The COVID-19 crisis has exacerbated existing divides, cut into the productive potential of the most vulnerable segments of the working population, slowed the pace of productivity enhancements and limited the diffusion of their benefits, highlighted constraints in provision of essential digital infrastructure, and exposed opportunities of the future as open questions.
The stakes are high for government and local council leaders to get it right as they reimagine the economy.
Implementing new ways of organization to enable changes
The scope of the challenge in reimagining the UK’s economic future is daunting, but the stakes have never been higher. Governments could consider adopting new ways of working and organising, such as the following:
Within government, the treasury department alone can deliver growth. Leaders will need to convene a broad-based group that cuts across economic development, treasury and budget, transportation, energy, higher education and other departments.
Beyond government, a broad-based, multisector task force, including private and not-for-profit leaders, can be built to maximise the number of ideas from all sectors of the economy, secure buy-in, and ensure that all expertise and implementation resources are brought to bear.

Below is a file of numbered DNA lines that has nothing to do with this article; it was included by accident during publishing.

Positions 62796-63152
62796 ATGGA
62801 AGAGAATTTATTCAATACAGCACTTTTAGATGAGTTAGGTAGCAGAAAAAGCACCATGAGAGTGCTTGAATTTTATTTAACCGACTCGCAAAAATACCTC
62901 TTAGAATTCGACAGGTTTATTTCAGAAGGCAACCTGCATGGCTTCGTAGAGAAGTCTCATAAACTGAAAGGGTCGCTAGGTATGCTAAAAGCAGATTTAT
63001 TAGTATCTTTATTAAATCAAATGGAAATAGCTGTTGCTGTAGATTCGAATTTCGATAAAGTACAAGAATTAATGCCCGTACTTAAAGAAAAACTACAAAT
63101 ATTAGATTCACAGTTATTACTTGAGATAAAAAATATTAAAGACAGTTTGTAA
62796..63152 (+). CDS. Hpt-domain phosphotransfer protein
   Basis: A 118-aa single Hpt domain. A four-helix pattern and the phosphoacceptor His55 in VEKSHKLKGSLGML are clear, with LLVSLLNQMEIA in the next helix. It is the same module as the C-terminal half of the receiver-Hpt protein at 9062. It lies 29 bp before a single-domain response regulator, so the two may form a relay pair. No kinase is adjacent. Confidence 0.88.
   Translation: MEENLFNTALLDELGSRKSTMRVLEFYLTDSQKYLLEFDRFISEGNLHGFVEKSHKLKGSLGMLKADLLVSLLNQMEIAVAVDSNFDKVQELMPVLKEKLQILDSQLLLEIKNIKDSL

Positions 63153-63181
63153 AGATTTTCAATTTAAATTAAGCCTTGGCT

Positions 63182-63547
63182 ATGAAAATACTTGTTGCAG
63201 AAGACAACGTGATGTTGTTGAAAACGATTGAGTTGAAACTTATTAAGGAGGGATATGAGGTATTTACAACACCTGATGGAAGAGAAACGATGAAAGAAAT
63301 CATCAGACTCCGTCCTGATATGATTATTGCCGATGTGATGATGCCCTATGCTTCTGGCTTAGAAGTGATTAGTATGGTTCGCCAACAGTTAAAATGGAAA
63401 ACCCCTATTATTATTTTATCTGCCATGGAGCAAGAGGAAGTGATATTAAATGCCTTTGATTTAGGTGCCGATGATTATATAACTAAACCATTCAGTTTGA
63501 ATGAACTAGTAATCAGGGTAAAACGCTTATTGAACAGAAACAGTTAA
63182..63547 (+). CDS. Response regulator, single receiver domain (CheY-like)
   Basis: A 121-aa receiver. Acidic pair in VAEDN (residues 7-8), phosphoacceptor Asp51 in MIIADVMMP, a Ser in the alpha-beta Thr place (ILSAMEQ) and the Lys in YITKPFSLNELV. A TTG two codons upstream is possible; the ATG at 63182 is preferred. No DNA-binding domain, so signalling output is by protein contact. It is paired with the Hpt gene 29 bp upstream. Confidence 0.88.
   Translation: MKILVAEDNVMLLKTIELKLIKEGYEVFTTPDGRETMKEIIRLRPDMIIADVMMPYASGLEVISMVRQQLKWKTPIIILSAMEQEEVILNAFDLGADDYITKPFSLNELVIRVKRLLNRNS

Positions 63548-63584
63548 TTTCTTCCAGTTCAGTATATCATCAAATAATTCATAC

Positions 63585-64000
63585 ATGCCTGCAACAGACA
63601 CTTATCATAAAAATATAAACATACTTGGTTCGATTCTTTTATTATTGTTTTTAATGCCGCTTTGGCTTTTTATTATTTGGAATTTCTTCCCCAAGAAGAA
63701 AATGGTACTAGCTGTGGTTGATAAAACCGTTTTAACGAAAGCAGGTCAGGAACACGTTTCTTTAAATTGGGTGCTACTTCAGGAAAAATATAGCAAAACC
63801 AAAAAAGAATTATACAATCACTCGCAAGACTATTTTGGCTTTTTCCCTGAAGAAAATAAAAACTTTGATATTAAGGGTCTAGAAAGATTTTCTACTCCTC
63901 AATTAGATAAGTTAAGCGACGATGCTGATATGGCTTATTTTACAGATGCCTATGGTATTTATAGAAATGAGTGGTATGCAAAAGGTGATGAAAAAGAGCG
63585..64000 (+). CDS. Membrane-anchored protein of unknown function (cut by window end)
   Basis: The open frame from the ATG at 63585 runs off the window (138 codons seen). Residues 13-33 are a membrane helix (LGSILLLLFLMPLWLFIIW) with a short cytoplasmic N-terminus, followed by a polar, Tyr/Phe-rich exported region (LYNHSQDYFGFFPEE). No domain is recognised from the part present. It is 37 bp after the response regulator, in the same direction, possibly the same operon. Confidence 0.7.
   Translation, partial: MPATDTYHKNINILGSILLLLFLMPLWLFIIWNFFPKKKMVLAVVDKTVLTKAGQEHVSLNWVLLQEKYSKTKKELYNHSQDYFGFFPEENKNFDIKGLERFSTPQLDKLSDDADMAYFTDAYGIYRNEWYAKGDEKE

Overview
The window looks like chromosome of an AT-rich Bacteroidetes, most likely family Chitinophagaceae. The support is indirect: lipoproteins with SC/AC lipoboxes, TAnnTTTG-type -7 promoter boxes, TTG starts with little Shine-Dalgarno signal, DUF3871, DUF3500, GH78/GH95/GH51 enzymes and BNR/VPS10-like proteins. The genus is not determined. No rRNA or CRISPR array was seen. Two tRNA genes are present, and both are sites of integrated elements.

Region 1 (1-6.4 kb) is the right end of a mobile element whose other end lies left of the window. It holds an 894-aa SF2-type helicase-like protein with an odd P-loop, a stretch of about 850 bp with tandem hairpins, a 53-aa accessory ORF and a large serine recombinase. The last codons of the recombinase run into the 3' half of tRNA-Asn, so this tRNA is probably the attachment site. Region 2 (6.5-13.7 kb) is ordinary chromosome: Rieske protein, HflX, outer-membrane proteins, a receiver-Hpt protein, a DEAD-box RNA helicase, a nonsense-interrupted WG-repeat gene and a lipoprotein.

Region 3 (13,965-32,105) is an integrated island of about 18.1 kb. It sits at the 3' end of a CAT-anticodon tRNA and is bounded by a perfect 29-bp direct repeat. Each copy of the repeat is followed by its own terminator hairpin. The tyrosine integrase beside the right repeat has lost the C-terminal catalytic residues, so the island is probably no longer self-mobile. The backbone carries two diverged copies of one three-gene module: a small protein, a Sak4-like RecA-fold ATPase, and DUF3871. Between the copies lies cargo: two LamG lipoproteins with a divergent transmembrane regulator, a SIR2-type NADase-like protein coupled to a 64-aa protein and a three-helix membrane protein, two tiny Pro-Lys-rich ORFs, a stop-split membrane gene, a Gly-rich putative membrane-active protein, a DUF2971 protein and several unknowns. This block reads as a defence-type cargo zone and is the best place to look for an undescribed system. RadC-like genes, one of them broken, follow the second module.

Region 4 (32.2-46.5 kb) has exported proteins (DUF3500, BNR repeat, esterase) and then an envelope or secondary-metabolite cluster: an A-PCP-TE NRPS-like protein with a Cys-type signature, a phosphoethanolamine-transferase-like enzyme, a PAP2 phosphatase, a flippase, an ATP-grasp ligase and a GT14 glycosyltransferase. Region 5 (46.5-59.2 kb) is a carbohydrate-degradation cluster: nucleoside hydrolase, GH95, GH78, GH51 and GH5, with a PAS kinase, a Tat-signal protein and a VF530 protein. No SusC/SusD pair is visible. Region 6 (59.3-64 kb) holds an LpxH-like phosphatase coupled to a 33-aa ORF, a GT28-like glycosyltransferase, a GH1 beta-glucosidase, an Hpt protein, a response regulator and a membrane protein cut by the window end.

Policy makers could consider helping communities identify with, advocate for, and lead the work to bring in more sustained long-term investment. As an example of broad civic engagement, the Netherlands launched the Voor je Buurt (For Your Neighborhood) platform in 2013 to crowdsource and crowdfund civic projects; it has been implemented in more than 40 cities and provinces.
It is critical to maintain discipline, energy, focus, and momentum throughout a multiyear period. Each initiative will need metrics, targets, milestones, and owners. Outcome metrics and targets should be identified in some long-term, measurable performance areas, such as GDP, productivity, median income, improvements in income for underrepresented groups, income distribution more broadly, VC investment, and number of businesses started. Metrics and targets should also be identified for some short-term areas, such as consumer spending and job placement.
The current crisis provides an opportunity to reevaluate traditional metrics of success, such as by giving greater consideration to the quality of new jobs, in addition to their number. Some novel approaches pointing the way include new models being embraced in the Netherlands, New Zealand and South Africa.
The individual resilience of businesses and workers during the unique and devastating COVID-19 crisis has been inspiring. To help efforts add up to more than the sum of their parts and to have flexibility and resilience in the long run, leaders in government and across sectors can take advantage of a major opportunity—one that is unprecedented in recent years and could serve them well in this crisis and in future crises. That opportunity is to reimagine not just their economies but also how they could work together to become far more than just the sum of their own parts.